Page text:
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With a career spanning over 25 years, Atiba Jefferson is one of the most significant photographers of our time. His unique style and generation-bridging presence in the the world of sport, and specifically skateboarding, has made him not only a witness to moments in skate history but an active participant in the making, sharing, and advancement of the culture.

The closing weekend of Miami Art Week played host to the most comprehensive survey of Jefferson’s skate photography to date, covering the full scope of his work from his most iconic images – featuring legendary athletes such as Tony Hawk, Kareem Campbell, Eric Koston, Andrew Reynolds, and Tyshawn Jones – to never-before-seen BTS and archival gems.

This groundbreaking exhibition positioned Atiba not just as a documentarian but as an artist whose beautifully composed images and unique style deeply resonate with the skateboarding community and the uninitiated alike.

Virgil x Atiba

The exhibition is organized by Architecture (ARCH), Virgil Abloh’s creative studio and think tank in residence at Nike since 2020.At Miami Art Week 2022, Architecture organized a retrospective of Virgil Abloh’s work with Nike entitled “The Codes: Virgil Abloh c/o Architecture” and the first annual Abloh Invitational —already considered one of the country’s preeminent skateboarding events.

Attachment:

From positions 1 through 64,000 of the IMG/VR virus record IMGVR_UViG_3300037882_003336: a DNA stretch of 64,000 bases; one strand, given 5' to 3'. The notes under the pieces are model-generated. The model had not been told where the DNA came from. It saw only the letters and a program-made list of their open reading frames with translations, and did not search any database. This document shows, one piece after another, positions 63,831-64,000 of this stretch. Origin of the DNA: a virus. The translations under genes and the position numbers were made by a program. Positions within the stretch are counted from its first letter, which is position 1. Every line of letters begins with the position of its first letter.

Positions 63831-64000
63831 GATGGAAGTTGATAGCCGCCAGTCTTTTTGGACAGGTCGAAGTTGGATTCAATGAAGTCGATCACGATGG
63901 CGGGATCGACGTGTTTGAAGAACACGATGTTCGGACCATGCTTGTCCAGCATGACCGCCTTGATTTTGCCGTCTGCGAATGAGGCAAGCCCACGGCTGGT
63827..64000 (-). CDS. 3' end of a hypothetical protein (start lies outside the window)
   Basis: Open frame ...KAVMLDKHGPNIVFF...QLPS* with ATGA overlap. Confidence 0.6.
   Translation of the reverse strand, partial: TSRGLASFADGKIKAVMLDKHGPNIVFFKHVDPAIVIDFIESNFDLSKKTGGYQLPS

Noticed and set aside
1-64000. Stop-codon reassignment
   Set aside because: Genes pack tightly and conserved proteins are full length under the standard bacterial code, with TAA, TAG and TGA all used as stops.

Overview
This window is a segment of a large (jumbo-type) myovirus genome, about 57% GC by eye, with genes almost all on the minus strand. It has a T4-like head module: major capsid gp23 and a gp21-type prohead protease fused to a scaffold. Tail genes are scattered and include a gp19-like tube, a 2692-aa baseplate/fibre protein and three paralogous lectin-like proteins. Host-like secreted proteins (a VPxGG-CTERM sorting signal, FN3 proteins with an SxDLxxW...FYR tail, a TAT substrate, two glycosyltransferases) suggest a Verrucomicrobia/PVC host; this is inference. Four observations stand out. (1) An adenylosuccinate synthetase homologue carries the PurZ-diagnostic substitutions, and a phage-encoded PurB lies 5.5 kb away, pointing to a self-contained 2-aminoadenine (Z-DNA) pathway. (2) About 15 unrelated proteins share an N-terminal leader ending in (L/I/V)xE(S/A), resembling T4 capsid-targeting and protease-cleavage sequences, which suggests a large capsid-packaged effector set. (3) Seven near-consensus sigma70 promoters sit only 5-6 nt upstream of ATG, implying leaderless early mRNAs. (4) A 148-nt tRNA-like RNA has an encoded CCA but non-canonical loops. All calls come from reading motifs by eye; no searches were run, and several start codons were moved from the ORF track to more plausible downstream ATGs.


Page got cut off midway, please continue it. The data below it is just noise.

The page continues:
The Abloh Invitational is an activation of a core pillar of ARCH’s mission —continuing Virgil’s work of supporting Black athletes and creatives in the world of skate. The exhibition is an expansion of that mission given Atiba and Virgil’s friendship and collaborations as well as Atiba’s career-long career-long commitment to platforming Black skaters.

The Exhibition

The core of the exhibition consisted of large-scale photographs from throughout Atiba’s career from the first grainy film images he shot in high school to his recent already-legendary images of Tyshawn Jones kick flip the express tracks in the 145th Street subway station in Harlem, New York.

The exhibition narrates the development of Atiba’s artistic vision over the course of his 25+ year career, as well as the evolution of photo technology and of skateboarding as a sport and cultural movement over that same period. Awe-inspiring large scale prints of Atiba’s photographs were balanced with intimate moments with smaller scale as in-process ephemera and other objects of interest from his archive.

Combined with insightful panel discussions with Atiba and some of his most frequent subjects and collaborators, the resulting exhibition provided unprecedented insight on Atiba’s singular artistic vision and voice within the culture.


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